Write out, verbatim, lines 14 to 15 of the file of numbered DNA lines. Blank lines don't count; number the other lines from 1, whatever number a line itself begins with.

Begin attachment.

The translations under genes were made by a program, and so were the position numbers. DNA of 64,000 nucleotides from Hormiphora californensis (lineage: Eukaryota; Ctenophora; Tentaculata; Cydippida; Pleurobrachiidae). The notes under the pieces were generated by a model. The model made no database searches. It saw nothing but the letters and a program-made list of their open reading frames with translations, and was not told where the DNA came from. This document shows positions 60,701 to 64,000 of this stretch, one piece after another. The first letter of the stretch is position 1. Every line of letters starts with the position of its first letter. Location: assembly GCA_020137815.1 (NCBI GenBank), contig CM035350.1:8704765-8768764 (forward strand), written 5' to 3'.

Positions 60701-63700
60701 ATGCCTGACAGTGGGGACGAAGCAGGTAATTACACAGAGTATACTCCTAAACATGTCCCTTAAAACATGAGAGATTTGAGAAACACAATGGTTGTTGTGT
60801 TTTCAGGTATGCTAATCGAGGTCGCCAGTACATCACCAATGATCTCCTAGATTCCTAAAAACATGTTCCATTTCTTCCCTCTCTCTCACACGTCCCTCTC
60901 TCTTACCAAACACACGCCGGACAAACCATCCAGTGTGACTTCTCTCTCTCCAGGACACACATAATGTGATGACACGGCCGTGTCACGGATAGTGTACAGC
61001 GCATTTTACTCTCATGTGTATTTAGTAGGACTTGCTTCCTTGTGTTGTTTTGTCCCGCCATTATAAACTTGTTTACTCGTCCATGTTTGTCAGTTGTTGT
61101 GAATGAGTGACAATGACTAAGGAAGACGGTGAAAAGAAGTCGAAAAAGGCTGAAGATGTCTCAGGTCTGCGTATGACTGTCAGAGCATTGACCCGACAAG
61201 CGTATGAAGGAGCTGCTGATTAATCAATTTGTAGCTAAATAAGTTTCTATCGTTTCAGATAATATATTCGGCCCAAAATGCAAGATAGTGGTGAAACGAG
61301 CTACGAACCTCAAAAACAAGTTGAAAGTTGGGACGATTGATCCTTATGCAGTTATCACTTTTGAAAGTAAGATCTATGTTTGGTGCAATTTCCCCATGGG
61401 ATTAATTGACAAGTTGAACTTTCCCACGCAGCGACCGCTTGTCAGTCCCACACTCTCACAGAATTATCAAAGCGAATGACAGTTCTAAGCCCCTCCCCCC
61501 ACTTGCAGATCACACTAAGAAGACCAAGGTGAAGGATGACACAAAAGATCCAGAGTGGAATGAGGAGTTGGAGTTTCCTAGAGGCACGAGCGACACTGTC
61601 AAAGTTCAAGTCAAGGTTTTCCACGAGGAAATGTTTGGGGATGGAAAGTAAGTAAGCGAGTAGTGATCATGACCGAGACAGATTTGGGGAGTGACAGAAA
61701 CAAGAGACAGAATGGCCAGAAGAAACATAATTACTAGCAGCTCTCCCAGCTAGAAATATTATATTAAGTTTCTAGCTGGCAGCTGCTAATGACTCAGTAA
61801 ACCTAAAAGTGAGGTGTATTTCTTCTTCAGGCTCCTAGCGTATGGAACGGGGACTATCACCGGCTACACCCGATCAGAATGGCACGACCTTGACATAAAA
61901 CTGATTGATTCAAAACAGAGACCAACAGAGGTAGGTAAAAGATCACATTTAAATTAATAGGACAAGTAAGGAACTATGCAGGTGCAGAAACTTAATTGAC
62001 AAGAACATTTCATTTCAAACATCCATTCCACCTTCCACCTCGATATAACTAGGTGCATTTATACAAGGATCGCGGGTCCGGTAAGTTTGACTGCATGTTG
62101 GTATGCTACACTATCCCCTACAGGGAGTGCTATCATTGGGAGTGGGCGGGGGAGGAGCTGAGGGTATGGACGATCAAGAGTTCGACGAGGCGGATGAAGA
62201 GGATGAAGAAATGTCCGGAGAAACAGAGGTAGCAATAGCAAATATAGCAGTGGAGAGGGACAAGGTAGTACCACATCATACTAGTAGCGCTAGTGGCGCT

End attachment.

61801 ACCTAAAAGTGAGGTGTATTTCTTCTTCAGGCTCCTAGCGTATGGAACGGGGACTATCACCGGCTACACCCGATCAGAATGGCACGACCTTGACATAAAA
61901 CTGATTGATTCAAAACAGAGACCAACAGAGGTAGGTAAAAGATCACATTTAAATTAATAGGACAAGTAAGGAACTATGCAGGTGCAGAAACTTAATTGAC